Rating downgrade ‘not a foregone conclusion’
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The current labour unrest and consequent production stoppages in the mining sector would not, in isolation, be sufficient to trigger a downgrade of South Africa’s credit rating, unless it resulted in the loss of export competitiveness, Moody’s Investors Service said yesterday.
Speaking at the eighth annual Sub-Saharan Africa Credit Risk Conference held at the Hilton Hotel in Sandton, Kristin Lindow, a senior vice-president at the agency, said although South Africa’s rating was on a downward trend, Moody’s had confidence in the government’s policy framework and record in maintaining economic stability.
“Although the balance is tilted towards the downside, it is not a foregone conclusion that another rating downgrade is to be effected,” she said.
In November last year, Moody’s revised the sovereign credit rating from A3 to Baa1 in the aftermath of protracted labour tensions that hit minerals production and cost mining companies about R29 billion in lost revenue and output.
A pervading sense of déjà vu has gripped the country in the past fortnight as fresh tensions have erupted due to a fight for supremacy between the Association of Mineworkers and Construction Union and the Cosatu-affiliated National Union of Mineworkers.
Investor confidence took a hit last week and mining stocks tumbled as Anglo American Platinum backtracked on a plan to close four unprofitable shafts and dismiss 14 000 workers. Investor apprehension stemmed from the perceived pressure exerted on the company by the government and organised labour, after it announced a reversal that involved dismissing 6 000 workers and closing three shafts.
Lindow said yesterday there were concerns about the start to this year’s wage negotiations, in which it seemed the parties were “talking past each other and not to each other”. This was in reference to the stated intention of unions to demand double-digit wage increases regardless of the status of companies.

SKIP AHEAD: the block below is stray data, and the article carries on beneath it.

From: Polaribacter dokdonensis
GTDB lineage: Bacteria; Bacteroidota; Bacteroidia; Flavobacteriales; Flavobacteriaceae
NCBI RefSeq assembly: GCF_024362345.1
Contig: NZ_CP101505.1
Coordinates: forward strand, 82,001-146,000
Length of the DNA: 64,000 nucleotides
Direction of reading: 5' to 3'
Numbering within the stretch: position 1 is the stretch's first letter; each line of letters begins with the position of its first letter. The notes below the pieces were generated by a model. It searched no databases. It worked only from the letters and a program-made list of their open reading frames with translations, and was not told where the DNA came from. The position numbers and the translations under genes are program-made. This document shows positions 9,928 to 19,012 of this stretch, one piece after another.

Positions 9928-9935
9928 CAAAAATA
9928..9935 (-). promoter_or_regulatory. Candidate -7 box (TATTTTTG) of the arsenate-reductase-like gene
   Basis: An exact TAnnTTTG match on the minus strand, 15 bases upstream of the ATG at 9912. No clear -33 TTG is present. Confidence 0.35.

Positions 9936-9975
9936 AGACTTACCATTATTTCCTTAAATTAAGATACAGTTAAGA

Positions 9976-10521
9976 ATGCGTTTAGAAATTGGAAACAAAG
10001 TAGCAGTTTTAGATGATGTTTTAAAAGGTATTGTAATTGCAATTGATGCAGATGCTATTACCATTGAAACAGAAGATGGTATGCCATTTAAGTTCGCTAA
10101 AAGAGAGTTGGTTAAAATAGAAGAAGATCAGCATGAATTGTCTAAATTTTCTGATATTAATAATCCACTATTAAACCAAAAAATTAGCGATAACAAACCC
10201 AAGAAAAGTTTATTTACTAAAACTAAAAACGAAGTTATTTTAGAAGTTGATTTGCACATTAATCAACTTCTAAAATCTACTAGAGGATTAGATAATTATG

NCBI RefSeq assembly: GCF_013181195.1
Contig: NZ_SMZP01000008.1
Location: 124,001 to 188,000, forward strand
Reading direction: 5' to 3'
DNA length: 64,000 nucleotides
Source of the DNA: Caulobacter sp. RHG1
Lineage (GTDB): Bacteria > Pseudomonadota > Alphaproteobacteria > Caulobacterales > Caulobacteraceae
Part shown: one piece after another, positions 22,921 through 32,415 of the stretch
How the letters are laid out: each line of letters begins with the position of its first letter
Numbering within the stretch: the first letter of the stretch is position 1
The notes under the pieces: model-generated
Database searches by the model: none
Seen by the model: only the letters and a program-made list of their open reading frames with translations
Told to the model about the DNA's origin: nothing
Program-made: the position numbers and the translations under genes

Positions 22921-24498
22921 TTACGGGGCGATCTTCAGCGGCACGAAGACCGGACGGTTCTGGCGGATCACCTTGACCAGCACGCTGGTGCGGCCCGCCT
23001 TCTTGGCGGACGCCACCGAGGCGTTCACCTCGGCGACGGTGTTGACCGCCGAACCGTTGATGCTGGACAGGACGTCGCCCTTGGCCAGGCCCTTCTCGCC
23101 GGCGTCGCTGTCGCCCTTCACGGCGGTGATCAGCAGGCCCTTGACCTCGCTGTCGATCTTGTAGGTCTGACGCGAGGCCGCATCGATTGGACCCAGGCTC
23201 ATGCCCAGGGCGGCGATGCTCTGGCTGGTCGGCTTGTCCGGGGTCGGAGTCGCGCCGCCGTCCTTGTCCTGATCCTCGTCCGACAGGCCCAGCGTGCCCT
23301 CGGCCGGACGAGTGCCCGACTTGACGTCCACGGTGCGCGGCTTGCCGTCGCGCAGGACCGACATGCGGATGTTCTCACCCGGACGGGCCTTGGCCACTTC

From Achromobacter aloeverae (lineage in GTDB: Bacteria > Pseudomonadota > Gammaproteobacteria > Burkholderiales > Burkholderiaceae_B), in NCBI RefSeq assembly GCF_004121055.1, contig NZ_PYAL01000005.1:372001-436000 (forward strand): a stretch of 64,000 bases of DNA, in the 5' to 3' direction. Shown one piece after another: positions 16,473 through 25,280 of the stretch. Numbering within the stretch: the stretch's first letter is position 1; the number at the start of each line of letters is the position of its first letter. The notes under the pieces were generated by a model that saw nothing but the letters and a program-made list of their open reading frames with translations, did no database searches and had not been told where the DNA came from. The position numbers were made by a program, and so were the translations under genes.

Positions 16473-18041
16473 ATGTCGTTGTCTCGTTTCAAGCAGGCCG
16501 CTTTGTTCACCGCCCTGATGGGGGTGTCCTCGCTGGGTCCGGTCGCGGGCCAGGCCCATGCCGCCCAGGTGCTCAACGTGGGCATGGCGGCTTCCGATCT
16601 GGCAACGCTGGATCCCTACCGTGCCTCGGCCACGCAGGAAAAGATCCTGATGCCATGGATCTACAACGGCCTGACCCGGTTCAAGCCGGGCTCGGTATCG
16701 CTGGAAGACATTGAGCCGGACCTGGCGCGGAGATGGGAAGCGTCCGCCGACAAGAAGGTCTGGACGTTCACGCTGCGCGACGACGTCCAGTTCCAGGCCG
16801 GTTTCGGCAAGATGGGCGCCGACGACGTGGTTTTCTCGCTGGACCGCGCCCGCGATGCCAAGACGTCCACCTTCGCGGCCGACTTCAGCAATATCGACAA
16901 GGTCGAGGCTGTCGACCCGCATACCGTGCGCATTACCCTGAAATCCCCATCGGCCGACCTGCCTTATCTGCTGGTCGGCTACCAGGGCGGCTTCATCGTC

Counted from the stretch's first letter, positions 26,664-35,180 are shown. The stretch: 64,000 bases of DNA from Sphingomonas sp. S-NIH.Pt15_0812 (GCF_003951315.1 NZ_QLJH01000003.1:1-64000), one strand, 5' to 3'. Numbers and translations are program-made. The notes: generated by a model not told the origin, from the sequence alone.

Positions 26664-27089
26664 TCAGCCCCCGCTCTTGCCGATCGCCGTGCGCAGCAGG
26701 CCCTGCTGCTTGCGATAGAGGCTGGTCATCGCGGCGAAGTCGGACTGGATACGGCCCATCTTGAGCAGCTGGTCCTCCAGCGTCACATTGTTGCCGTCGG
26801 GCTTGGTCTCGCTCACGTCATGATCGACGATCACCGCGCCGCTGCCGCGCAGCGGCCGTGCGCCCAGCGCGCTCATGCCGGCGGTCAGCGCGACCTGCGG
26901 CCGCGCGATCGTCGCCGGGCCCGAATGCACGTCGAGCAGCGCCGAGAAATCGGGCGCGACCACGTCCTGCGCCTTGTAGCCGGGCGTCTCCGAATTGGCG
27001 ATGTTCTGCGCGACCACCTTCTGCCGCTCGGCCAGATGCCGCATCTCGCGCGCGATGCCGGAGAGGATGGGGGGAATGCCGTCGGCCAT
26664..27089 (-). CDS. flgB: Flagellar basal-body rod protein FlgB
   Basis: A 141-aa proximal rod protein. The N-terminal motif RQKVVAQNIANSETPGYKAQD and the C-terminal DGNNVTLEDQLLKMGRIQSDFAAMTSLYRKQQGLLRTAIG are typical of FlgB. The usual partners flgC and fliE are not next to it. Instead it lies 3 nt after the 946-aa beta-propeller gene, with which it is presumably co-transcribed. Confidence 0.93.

Lindow said yesterday the outlook remained negative because of uncertainty on whether government policies would be helpful or detrimental to the country’s growth and competitiveness challenges.
Key drivers that informed the 2012 downgrading of the country were the rule of law, government effectiveness, political stability, regulatory ability and control of corruption, as well as citizens’ ability to raise their concerns and the accountability of the government.
Lindow said some developments since the downgrade offered some solace. These included South Africa’s entry into the Citi world government bond index; the October 2012 medium-term budget policy statement, which committed to existing nominal expenditure; the rejection of nationalisation and the endorsement of the National Development Plan at the ANC’s Mangaung conference; the economy holding up against the dip in mining output in late 2012; and the energy regulator holding Eskom back from higher tariff raises.
The factors that pulled the country’s rating downward included continued growth of public debt and liabilities outpacing nominal gross domestic product and revenue; signs of populism driving macropolicy decisions to the detriment of long-term social and economic sustainability; and the poor outcomes of education and skills expansion. page 18